Within this context, the specific objective of this work was to determine the possible effects of Fe3O4 nanoparticles on the first steps of the plant photosynthetic chain, with a special focus on the electronic transport processes and their quantum yields. Considerable attention was given to the interaction of magnetite nanoparticles with photosystems and to the discussion of the possible mechanisms of action.

In particular, two main questions motivated this research:

  • Is there any beneficial or toxic effect, at the level of the initial stages of photosynthesis, which might condition the implementation of these nanomaterials as plant fertilisers or inoculant carriers?

  • Is there any relationship between this potential effect and the concentration of nanoparticles applied to the plant?

To answer these questions, we have sprayed leaves of Cichorium intybus with different concentrations of nanoparticles and we have applied several methodologies based on chlorophyll fluorescence analysis to infer information on the photosynthetic performance. We have complemented these measurements with reflectance spectra and determination of pigment content. The selected species (Cichorium intybus) is a worldwide-distributed plant, easily grown and cultivated and has the ability to tolerate a wide range of climatic and soil conditions. It is currently an important forage species in the Pampean plains (Argentina) and its leaves are large enough to carry out spectroscopic measurements with ease.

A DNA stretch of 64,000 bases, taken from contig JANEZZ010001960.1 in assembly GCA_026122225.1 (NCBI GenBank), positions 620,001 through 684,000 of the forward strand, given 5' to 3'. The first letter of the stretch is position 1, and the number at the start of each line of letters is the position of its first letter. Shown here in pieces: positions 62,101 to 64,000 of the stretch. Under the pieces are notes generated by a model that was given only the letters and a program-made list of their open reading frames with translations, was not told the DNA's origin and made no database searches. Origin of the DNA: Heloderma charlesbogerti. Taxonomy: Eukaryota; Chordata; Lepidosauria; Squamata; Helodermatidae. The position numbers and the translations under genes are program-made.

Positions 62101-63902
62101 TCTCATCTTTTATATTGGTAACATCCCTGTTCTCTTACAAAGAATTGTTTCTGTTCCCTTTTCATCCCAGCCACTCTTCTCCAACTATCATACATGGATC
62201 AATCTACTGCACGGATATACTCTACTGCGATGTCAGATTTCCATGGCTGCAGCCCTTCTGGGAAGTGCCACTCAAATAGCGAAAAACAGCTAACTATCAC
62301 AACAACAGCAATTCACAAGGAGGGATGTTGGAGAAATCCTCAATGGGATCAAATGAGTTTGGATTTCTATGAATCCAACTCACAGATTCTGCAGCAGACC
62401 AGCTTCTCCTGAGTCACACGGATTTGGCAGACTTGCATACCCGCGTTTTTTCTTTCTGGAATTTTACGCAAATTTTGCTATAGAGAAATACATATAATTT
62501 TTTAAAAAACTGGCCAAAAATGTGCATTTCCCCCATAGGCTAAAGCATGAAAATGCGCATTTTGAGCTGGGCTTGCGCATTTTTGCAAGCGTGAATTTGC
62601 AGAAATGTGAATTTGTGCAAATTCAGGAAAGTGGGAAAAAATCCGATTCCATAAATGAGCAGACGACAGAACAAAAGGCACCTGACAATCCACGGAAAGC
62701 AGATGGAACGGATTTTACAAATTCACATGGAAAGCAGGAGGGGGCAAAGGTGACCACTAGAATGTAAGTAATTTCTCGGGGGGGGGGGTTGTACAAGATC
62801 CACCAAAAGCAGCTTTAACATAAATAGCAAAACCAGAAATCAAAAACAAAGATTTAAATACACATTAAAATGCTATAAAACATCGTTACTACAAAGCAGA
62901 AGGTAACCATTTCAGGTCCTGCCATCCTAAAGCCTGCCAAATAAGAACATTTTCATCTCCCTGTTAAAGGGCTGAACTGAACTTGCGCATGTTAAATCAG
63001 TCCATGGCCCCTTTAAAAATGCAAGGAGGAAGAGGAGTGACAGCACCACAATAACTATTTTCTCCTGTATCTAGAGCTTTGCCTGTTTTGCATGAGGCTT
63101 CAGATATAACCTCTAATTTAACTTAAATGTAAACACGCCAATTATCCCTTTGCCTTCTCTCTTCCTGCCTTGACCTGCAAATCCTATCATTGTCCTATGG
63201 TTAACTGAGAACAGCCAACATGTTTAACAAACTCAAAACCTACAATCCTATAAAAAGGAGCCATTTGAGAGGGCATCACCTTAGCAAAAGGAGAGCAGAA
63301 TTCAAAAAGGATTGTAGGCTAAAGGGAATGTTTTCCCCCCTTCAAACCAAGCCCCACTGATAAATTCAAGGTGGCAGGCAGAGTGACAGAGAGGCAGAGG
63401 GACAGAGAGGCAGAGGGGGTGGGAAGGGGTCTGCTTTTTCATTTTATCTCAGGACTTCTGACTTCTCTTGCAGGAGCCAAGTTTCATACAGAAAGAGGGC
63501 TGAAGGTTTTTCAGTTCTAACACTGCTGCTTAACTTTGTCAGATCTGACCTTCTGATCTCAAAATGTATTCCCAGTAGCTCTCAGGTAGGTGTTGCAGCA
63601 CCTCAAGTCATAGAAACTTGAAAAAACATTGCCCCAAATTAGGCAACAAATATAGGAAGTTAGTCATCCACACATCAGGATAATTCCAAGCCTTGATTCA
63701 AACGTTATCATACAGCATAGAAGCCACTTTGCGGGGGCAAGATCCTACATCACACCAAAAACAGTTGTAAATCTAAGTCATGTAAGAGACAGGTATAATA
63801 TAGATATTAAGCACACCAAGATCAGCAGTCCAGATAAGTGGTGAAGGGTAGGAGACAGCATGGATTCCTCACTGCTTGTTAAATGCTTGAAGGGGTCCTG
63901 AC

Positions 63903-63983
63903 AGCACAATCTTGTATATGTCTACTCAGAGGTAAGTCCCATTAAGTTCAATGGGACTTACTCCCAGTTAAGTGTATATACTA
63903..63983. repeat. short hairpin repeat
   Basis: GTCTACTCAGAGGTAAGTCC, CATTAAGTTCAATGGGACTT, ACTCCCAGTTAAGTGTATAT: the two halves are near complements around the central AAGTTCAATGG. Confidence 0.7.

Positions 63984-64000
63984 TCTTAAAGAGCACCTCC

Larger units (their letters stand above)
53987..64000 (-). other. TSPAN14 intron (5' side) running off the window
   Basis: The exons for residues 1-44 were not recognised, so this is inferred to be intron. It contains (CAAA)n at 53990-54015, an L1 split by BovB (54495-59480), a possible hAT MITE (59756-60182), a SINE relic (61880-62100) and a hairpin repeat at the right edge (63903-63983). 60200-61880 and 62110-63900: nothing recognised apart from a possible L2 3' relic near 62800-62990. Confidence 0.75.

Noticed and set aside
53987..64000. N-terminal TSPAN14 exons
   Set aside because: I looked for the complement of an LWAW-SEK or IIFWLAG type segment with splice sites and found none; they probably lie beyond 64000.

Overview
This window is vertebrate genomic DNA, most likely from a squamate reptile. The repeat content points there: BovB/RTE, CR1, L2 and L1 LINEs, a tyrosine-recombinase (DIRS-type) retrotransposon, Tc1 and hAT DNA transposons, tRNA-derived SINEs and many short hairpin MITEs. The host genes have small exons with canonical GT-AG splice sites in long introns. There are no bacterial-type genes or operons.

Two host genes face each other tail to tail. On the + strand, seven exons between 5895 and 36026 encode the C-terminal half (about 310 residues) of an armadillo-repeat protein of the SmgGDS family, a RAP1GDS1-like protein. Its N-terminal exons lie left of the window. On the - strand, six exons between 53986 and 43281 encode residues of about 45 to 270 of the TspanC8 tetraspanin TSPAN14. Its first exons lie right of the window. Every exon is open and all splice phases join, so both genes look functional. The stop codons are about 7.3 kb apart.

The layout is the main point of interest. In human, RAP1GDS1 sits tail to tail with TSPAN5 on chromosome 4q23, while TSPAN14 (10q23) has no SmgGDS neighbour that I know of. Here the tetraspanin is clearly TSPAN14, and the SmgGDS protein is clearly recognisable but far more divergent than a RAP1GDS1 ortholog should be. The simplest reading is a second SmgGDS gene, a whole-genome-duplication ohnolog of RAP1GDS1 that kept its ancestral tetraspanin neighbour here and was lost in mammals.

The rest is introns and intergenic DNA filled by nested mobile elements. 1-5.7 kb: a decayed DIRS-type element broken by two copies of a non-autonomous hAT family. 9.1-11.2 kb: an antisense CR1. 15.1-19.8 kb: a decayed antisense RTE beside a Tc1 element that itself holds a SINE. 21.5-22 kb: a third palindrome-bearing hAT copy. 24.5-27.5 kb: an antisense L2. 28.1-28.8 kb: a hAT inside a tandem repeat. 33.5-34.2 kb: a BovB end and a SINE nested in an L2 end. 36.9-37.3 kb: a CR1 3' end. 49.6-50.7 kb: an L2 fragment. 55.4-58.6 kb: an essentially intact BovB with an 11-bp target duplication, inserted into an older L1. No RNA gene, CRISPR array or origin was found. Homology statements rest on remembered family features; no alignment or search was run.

Results and discussion

Nanoparticles characterisation

Morphological analysis of magnetite nanoparticles

TEM image (Fig. 1A) reveals spherical, crystalline, well-resolved particles, displaying a narrow size distribution, with a mean diameter of 11 ± 2 nm.

Fig. 1
figure 1

Physicochemical characterisation of magnetite nanoparticles. A Transmission electron microscopy of magnetite nanoparticles. B Scanning electron microscopy of magnetite nanoparticles; inset: energy-dispersive X-ray spectroscopy of the nanoparticles. C X-ray diffraction spectrogram of magnetite nanoparticles. D Fourier-transform infrared (FTIR) spectrum. E Magnetisation hysteresis curve measured at 298 K. The blue curve represents fitting to the modified Langevin function. F Absorbance spectra for Fe3O4 nanoparticles dispersed in water. Numbers (1) and (2) represent samples from different batches